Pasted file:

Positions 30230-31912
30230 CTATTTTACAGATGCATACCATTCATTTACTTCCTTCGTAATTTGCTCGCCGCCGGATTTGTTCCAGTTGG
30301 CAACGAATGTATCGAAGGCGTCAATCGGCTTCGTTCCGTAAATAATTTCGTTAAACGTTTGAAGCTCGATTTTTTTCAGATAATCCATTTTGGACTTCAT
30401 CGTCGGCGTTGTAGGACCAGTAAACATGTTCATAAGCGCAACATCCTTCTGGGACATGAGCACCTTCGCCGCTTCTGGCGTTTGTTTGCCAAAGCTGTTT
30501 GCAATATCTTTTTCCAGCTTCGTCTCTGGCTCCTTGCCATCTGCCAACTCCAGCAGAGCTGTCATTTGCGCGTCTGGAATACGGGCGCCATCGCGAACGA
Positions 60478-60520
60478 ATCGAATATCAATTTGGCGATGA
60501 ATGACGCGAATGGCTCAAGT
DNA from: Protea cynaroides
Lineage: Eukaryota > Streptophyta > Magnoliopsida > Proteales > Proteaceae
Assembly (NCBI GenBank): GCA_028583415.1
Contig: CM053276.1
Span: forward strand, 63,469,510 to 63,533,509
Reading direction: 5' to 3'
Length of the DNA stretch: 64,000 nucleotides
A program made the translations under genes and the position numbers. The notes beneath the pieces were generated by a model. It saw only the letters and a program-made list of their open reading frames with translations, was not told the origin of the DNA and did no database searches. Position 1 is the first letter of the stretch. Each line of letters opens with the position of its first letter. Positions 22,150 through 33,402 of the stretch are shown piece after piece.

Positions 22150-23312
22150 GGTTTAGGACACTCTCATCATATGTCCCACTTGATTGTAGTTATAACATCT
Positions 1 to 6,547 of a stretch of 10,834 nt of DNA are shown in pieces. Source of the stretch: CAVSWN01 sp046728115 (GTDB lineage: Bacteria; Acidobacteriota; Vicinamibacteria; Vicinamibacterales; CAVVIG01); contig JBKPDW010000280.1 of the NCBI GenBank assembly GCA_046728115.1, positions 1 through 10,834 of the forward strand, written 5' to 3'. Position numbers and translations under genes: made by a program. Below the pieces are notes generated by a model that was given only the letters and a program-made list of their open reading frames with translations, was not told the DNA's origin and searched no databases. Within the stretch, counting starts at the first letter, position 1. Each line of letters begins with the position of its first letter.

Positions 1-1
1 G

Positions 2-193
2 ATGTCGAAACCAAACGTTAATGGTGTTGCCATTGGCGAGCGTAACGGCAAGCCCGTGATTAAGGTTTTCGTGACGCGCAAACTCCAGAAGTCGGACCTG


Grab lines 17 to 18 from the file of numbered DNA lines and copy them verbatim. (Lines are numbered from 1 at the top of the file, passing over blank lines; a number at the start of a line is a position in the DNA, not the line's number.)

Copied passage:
Positions 22150-23312
22150 GGTTTAGGACACTCTCATCATATGTCCCACTTGATTGTAGTTATAACATCT